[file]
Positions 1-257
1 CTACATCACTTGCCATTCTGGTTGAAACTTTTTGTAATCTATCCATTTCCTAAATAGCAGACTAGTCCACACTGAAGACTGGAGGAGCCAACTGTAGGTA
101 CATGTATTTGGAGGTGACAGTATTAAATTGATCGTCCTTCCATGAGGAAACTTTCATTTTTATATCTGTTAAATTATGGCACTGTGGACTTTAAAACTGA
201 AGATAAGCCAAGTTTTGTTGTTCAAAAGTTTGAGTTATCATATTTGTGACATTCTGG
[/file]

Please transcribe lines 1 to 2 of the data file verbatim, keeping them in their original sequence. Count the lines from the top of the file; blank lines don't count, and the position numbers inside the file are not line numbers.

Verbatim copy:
Positions 1-257
1 CTACATCACTTGCCATTCTGGTTGAAACTTTTTGTAATCTATCCATTTCCTAAATAGCAGACTAGTCCACACTGAAGACTGGAGGAGCCAACTGTAGGTA